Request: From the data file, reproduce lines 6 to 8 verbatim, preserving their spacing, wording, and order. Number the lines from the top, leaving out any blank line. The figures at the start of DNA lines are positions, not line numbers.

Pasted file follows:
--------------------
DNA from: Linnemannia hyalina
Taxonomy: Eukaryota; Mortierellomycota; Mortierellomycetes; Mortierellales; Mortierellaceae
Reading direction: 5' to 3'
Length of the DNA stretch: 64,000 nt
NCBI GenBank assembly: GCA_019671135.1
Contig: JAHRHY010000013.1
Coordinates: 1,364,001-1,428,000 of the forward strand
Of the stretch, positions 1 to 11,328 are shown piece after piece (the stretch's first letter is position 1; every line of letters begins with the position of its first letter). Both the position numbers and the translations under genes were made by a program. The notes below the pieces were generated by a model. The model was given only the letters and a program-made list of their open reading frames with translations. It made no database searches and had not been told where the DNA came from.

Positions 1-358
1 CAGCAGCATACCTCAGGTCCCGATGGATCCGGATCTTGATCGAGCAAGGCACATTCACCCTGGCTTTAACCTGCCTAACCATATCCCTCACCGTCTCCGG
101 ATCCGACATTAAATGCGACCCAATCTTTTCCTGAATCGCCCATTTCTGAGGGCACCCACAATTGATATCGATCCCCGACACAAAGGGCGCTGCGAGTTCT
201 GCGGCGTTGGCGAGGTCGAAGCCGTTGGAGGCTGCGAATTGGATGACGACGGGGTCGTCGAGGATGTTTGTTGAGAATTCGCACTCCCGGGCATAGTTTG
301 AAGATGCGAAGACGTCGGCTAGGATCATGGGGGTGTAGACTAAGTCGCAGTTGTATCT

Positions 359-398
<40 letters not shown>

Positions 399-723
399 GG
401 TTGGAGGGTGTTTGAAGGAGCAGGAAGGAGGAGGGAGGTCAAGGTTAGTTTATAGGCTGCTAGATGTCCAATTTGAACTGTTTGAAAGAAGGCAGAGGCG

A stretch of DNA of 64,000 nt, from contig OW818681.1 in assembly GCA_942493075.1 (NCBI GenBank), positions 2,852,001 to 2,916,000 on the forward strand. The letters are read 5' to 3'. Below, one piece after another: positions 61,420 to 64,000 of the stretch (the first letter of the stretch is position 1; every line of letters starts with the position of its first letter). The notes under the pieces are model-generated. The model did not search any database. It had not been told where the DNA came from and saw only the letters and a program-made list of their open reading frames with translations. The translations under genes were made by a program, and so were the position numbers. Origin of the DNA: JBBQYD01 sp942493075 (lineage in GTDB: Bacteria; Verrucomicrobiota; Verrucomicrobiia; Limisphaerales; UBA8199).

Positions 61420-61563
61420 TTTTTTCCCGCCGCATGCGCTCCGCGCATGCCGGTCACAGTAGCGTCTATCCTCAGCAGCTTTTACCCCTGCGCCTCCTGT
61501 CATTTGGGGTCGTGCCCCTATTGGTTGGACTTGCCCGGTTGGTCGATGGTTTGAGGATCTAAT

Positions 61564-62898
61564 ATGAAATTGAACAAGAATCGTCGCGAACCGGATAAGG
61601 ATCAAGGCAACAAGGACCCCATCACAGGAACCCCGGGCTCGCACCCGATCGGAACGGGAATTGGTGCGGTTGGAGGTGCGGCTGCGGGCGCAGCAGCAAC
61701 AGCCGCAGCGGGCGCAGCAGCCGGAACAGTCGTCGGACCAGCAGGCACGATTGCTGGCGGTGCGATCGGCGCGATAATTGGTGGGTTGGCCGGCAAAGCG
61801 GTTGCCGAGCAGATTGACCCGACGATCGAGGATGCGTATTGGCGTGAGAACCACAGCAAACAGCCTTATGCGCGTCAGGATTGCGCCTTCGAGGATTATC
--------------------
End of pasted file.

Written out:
Contig: JAHRHY010000013.1
Coordinates: 1,364,001-1,428,000 of the forward strand
Of the stretch, positions 1 to 11,328 are shown piece after piece (the stretch's first letter is position 1; every line of letters begins with the position of its first letter). Both the position numbers and the translations under genes were made by a program. The notes below the pieces were generated by a model. The model was given only the letters and a program-made list of their open reading frames with translations. It made no database searches and had not been told where the DNA came from.